MASTERY ... AND FAILURE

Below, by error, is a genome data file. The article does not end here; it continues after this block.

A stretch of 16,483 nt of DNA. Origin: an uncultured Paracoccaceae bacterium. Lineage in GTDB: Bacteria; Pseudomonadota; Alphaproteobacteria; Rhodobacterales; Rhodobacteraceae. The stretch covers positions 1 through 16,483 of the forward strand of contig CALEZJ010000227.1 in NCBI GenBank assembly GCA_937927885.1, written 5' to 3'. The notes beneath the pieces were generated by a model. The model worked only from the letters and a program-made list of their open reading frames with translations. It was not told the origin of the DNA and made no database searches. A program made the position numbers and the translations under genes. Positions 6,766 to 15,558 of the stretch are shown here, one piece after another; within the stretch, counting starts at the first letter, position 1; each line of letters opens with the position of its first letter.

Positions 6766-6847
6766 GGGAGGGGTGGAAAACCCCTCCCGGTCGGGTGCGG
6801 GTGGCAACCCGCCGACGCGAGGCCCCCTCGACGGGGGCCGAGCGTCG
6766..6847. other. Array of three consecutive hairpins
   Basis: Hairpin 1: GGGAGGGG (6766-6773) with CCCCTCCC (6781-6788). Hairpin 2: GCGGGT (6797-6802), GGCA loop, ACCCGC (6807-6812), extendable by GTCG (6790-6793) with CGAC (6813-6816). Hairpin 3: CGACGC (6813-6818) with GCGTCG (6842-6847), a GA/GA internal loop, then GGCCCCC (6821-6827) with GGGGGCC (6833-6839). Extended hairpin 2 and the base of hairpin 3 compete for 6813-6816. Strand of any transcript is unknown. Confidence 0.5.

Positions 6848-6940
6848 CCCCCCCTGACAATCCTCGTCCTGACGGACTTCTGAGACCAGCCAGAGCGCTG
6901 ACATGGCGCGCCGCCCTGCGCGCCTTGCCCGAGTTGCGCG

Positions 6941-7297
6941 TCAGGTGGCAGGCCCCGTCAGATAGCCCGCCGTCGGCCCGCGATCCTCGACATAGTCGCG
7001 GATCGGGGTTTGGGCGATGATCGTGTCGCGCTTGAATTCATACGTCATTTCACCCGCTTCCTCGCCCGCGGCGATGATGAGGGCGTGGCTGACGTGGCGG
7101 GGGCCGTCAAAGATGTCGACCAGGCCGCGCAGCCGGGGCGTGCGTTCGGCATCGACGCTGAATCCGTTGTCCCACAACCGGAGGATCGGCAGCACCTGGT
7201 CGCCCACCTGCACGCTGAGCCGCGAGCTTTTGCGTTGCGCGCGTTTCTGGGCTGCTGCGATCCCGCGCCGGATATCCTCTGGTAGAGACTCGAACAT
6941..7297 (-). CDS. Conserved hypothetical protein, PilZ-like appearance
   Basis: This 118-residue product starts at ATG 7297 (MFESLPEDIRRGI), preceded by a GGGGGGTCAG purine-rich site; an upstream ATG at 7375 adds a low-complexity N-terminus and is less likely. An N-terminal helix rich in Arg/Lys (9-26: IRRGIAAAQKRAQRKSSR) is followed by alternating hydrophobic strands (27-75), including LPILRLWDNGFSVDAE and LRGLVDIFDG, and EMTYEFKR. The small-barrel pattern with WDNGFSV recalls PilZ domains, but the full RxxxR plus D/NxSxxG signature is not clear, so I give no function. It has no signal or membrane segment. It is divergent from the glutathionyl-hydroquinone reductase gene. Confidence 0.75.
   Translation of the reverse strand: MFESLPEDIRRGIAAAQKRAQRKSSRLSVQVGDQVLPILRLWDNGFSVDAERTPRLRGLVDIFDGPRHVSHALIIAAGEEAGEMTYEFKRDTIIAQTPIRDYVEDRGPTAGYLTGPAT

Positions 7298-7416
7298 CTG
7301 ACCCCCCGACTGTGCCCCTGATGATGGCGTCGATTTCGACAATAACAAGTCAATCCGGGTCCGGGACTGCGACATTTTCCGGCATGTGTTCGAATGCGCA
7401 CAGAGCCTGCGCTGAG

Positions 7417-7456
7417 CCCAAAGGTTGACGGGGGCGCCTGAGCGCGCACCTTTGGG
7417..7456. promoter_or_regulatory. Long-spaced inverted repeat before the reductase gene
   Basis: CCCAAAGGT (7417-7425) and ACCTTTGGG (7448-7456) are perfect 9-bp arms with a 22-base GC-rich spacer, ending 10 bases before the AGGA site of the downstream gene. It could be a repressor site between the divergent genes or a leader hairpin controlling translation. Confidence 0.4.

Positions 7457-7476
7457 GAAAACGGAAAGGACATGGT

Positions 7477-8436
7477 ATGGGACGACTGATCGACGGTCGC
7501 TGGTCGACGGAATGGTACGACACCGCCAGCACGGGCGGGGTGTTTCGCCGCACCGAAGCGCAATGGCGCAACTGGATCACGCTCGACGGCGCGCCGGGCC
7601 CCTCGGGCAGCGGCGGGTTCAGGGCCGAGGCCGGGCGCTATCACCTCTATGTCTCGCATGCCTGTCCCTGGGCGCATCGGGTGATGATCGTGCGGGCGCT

Master horseman Tom Dorrance likened horseback hackers to musicians who play by ear, rather than by reading and playing every note— including the difficult ones. Hackers whistle the same tunes they already know, over and over; they don’t want to exert the effort that it takes to explore new areas that they will inevitably be “bad” at (at first), and their ego faints at the possibility of onlookers seeing their clumsy initial attempts. Yet the only path to success leads through failure. The master deliberately incorporates novelty; I am certain I never saw Tom Dorrance take the same approach to common horsemanship difficulties twice. He always spoke of “variation within the variability,” and novelty is certainly needed, especially these days when it is increasingly difficult to legally ride across open land. It takes unwavering dedication and the application of elbow grease and all the smarts and creativity the horse owner has to keep arena riding from becoming boring—which is what the hacker’s path ultimately is.